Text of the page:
Waking up at 4:30 a.m. leaves me with a lot of extra time to think. Sure, I could do something productive, like dishes, or laundry, or organizing my pantry, but really? It’s bad enough that I’m awake. I’m not going to make it worse by doing chores that I don’t enjoy even when well rested and fully caffeinated.
Instead, I build myself a nest of pillows on the couch, turn on the Christmas tree (which will most likely not get taken down till Valentine’s Day) and drift. Sometimes I think about good things, fun things, like painting the baby’s room or gardening projects. But more often than not, those quiet hours before dawn are when the nasty little thoughts I keep locked up during the day come out to play.
I worry about lots of things, but as my due date looms ever closer, I find myself dwelling on the specter of postpartum depression. I’m sure every mom-to-be worries about this scary condition, but as someone who has had to fight her way back from the soul sucking black hole that is clinical depression, I am terrified.
For those of you who have never been through it (and I do hope that’s most of you), there’s no real way to describe the devastation that depression causes. When it strikes, it’s like all the light goes out of the world. And as it leaves, the light takes everything that makes life worth living with it. All the hope. All the joy. All my plans for the future. Everything.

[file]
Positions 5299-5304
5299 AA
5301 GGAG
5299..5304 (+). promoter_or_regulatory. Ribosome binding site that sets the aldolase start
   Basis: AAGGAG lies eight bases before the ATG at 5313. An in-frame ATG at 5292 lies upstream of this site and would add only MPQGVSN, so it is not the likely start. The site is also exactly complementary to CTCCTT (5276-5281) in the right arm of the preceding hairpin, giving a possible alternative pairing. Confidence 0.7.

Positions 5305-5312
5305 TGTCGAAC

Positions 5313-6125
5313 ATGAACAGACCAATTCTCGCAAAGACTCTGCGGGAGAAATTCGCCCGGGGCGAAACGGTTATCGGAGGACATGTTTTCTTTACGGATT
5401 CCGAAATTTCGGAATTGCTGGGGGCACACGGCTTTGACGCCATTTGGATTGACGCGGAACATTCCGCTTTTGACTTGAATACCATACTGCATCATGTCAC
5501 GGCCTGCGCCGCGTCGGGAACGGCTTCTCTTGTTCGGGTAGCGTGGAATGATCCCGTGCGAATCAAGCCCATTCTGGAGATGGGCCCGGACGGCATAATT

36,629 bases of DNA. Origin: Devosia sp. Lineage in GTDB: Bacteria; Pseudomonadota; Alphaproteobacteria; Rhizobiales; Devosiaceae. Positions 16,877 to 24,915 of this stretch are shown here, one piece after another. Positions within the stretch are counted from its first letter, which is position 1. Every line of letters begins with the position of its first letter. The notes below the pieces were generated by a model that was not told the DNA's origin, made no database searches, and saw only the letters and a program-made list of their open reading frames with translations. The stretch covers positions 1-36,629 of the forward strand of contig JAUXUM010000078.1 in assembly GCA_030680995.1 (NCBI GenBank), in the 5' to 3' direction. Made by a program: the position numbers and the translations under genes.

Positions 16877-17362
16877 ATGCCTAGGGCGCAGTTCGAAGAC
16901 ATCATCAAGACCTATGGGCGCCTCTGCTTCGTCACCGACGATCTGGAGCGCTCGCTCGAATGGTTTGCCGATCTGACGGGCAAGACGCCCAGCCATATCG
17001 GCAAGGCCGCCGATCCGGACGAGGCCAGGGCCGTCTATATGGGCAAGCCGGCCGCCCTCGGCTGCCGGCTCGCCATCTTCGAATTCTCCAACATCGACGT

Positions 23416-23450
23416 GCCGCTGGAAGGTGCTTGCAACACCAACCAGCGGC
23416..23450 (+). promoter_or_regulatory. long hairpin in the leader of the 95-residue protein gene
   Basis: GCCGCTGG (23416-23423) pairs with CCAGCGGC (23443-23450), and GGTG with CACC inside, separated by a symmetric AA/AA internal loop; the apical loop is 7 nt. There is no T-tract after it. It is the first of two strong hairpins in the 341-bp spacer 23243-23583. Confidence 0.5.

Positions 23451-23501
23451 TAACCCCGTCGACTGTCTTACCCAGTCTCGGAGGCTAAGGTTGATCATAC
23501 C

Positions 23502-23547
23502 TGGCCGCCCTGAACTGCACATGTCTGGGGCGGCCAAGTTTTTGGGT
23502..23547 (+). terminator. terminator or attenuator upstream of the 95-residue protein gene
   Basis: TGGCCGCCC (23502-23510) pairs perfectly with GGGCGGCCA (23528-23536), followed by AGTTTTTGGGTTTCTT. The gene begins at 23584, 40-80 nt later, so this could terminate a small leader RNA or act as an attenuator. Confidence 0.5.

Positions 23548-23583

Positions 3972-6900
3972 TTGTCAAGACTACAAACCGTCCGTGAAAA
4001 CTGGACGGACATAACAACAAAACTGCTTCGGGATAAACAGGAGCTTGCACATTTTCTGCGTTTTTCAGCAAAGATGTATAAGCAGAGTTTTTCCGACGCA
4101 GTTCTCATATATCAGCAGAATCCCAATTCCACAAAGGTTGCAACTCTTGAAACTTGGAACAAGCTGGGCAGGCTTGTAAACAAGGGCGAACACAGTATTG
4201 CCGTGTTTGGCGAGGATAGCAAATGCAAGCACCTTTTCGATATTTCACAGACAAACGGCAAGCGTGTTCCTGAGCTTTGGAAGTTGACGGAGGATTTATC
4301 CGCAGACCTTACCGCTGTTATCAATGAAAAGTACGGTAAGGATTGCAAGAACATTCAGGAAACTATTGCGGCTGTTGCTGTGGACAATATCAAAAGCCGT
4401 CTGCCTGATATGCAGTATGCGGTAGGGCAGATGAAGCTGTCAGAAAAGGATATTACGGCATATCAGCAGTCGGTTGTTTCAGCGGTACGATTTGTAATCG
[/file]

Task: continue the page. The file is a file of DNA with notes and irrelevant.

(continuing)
Without all the good things, I become a bitter, hollow thing. I hate myself. And everyone around me. I can see no reason for anyone to love me. And so those who do earn my scorn.
Although over the years I’ve gotten good at hiding the pain, at continuing to smile and acting as though everything’s okay, inside, I’m screaming bloody murder. Just one long endless howl.
The last time it happened, I told my husband that I felt like I needed to just rip off my skin and fly away. That that was the only way I could escape the horror that had become my world. And I think that’s the closest I’ve ever come to explaining what depression is like. At least for me.
So when I think about the possibility of that happening again – of feeling that way while trying to care for another person who’s completely dependent on me, I feel sick. I can say now, while still in complete control of my brain, that it won’t happen. That I’ll recognize the signs and get help before it becomes a problem. But I can’t be sure.
So I’m scared. And while I struggled mightily with the decision to write this post (it’s been in the works for weeks), staying silent about my fears felt like lying.
So there it is. It’s part of my pregnancy experience – my life experience – and I’ll continue to write about it as I feel the need. Hopefully, you’ll never hear anything other than “phew, glad I was wrong about that one.” Hopefully.
And if I’m right about my chances of getting PPD? Well, it’ll make for some interesting reading anyway.